Massachusetts High School Seniors Create Emergency Rescue Assistant
August 18, 2010
- Students appreciate working alongside Natick scientists
NATICK, Mass. -- Darren O'Neil, Ivan Yu and Dianna Willms are typical high school students, except for the fact that all three received gold medals at the national level for their work on a life-saving device.
Their innovation is called the Emergency Rescue Assistant and it has the capability to increase the chance of survival for victims of cardiac arrest. Team member Ivan Yu is a lifeguard and came up with the idea two years ago after realizing that it was difficult to remember the different algorithms for cardiopulmonary resuscitation and rescue breathing.
According to the Human Factors and Ergonomics Society, less than one percent of bystanders have had CPR training, and of those, fewer than ten percent retained the knowledge even a few months after training.
"After conducting a survey of our own, it became clear to us that this was a problem that needed to be addressed as soon as possible," O'Neil said.
They decided early on that they wanted to integrate different useful concepts from other products already on the market.
The Emergency Rescue Assistant includes many of the same features of the Automated External Defibrillator, but at a significantly less expensive cost than the AED. The price for one Emergency Rescue Assistant if brought to market is estimated at approximately $150.
The ERA is not a replacement for the AED, but rather an aid until the paramedics arrive or an AED is located.
Their device includes breathing and pulse sensors that can analyze the victim's current vitals. It also has visual and audio capabilities that allow the user to both hear instructions and see it in animation form on the device screen.
In June, the students entered the device into the 2010 National SkillsUSA Engineering Technology Competition. Over 5000 other teams from across the country participated in competing for a gold medal in their respective categories.
"SkillsUSA is an amazing organization that promotes career and technical education all over the nation. At nationals, there are so many competitions, including ones that I'd never even heard of. This shows the wide range of careers available. In our particular competition, Engineering Technology, it was nice to see the different projects students from different states designed. We are the future of the world," Yu said.
Before reaching the nationals, teams must earn gold medals at the in-house level (where they competed with other students from their own high school) and the state-level. Three judges evaluate and score the students' work based on a PowerPoint presentation, a question and answer session and a demonstration.
All three students graduated from the Minuteman Career & Technical High School in Lexington, Mass. The school's pre-engineering program was specifically designed by the Rochester Institute of Technology and grants certificates to students that guarantee an entry-level engineering job upon graduation.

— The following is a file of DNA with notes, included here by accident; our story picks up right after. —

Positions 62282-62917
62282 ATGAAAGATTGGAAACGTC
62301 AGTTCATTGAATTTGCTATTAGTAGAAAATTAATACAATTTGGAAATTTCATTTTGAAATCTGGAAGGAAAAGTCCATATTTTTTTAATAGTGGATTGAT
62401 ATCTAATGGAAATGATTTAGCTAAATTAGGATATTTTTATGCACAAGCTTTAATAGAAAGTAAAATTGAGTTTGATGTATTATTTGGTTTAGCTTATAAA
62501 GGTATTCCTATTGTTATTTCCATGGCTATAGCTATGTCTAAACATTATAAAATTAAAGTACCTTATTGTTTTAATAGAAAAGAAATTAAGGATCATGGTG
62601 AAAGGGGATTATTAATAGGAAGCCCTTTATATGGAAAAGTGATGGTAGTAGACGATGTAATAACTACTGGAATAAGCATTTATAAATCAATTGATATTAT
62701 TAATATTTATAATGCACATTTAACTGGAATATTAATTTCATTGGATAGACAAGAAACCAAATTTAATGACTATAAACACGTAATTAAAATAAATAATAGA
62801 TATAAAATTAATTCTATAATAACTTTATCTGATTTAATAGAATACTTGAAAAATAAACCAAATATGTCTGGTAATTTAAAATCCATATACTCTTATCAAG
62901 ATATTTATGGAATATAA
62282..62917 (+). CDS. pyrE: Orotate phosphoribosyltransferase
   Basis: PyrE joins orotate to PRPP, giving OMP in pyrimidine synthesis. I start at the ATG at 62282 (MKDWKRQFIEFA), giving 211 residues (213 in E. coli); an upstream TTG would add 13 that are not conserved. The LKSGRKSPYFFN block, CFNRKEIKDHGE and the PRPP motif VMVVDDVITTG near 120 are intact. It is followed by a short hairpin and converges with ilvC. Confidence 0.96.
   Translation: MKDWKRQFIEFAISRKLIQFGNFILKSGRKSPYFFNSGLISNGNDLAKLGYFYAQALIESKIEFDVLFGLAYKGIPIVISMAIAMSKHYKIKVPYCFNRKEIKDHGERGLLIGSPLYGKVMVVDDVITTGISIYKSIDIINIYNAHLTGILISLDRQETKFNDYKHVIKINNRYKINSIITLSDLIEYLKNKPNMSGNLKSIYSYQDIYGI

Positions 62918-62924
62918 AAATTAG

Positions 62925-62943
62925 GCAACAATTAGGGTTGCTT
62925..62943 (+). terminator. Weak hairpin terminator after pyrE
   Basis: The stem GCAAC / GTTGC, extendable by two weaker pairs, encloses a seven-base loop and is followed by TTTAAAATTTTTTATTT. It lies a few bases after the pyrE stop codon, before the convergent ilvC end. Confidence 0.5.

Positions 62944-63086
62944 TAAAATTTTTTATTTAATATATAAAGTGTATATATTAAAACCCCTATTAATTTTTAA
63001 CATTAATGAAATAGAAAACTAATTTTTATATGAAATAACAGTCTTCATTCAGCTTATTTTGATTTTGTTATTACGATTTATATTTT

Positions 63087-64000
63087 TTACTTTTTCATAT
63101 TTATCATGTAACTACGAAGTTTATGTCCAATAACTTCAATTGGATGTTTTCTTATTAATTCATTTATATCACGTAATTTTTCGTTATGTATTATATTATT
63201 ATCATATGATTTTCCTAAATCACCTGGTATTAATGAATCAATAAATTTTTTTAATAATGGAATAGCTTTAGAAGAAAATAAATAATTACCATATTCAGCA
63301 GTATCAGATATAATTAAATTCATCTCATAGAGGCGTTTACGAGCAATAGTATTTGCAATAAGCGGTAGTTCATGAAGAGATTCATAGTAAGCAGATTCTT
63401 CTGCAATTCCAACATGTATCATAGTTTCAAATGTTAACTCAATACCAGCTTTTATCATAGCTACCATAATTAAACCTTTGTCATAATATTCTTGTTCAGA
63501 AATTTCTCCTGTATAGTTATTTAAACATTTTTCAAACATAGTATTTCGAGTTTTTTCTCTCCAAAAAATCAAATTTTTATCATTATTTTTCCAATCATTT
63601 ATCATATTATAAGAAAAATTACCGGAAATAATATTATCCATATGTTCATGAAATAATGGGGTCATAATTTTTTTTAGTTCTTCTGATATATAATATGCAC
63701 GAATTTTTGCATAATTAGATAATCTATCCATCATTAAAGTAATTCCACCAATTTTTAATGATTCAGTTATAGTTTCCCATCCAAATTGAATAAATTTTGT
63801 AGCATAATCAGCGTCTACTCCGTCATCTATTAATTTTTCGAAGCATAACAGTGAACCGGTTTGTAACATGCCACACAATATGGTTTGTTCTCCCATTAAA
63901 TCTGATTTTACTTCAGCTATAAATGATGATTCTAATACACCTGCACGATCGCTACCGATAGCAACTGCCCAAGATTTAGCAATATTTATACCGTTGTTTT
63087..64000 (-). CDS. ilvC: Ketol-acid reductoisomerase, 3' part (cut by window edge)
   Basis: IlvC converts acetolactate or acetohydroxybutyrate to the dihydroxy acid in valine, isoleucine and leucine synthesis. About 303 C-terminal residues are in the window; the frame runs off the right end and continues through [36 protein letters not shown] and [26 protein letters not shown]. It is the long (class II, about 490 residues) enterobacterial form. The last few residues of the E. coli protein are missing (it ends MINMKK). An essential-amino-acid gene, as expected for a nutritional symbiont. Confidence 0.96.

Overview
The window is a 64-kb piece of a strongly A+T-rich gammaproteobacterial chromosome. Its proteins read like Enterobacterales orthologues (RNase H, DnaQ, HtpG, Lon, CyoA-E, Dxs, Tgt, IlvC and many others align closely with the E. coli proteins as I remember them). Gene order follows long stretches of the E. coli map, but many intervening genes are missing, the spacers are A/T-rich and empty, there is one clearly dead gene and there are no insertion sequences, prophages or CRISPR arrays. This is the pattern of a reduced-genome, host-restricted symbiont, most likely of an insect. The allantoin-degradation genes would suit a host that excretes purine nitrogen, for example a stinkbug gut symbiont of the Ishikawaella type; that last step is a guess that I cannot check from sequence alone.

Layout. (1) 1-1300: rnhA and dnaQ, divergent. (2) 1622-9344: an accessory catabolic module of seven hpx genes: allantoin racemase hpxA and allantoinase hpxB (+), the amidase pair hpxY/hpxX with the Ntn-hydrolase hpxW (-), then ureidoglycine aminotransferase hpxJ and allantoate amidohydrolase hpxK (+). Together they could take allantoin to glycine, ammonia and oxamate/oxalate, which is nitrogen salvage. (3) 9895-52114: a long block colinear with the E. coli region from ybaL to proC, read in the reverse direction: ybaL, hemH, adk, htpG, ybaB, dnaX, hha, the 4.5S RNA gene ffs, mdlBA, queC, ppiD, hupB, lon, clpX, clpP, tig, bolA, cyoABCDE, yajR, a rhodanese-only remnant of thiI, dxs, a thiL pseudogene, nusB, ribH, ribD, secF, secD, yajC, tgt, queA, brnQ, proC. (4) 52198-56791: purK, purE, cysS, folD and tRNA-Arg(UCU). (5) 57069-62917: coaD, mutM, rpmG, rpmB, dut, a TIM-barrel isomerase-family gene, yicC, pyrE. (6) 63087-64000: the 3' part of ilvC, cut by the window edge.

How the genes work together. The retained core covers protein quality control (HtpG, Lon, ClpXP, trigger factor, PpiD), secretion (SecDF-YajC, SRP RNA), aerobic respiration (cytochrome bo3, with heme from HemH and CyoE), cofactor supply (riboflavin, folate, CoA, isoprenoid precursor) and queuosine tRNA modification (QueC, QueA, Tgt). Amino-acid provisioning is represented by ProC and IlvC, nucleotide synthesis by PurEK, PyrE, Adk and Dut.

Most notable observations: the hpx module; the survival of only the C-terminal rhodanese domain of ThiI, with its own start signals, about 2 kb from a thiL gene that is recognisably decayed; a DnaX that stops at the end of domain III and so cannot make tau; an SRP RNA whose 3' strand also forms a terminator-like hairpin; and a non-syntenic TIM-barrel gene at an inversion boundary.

The school also has a strong network of individuals and companies, which the students were able to take advantage of in the development stages of their project.
"None of this would have been possible without the enlisted help of several engineers at Raytheon, instrumentation laboratories, and many other companies who advised us about everything from the physical package and circuit design to the PowerPoint presentation," O'Neil said.
"They [engineer instructors] told us that engineering is a process that is never finished. There are always improvements that can be made, which makes it challenging, but fun," Willms said.
The manufacturing portion of the project took about a year to complete and they are currently in the early stages of getting their device patented.
O'Neil is a summer hire at the U.S. Army Natick Soldier Research, Development and Engineering Center (NSRDEC) working on a joint project for the Shelters Systems Team with the Product Manager-Force Sustainment Systems, part of the Army's Program Executive Office.
Joseph Mackoul, project officer of the Shelters Systems Team and O'Neil's supervisor, was impressed by the recent high school graduate's technical knowledge level and engineering acumen. "His zeal and love for engineering and solving technical problems is very evident in the way he approaches his daily work. Considering his advanced knowledge and love for engineering, we anticipate a bright future for him," said Mackoul.
"I've been able to learn from some of the best here at Natick. I'm working alongside very hardworking and highly intelligent engineers who have taught me so much about the field I'm trying to get into," O'Neil said.
In the fall, he's matriculating to Western New England College as an Electrical Engineering major. He plans to take many entrepreneur and business classes while he's attending because he'd like to start his own business someday.
O'Neil's teammates, Yu and Willms also have similar goals.
Yu plans to major in Electrical Engineering and Product Design at the Rensselaer Polytechnic Institute. He has dreams of one day working in the electrical department of a company that uses the design process and engineering notebooks.
Willms, who's attending the same college as O'Neil, plans to major in Industrial Engineering and work as a technical marketer in her future career.
The U.S. Army Research, Development and Engineering Command's Natick Soldier Research, Development and Engineering Center is located at the U.S. Army Natick Soldier Systems Center, Natick, Mass. Natick is home to many innovations designed to "empower, unburden, and protect the Warfighter to enable the dominance of the Army."
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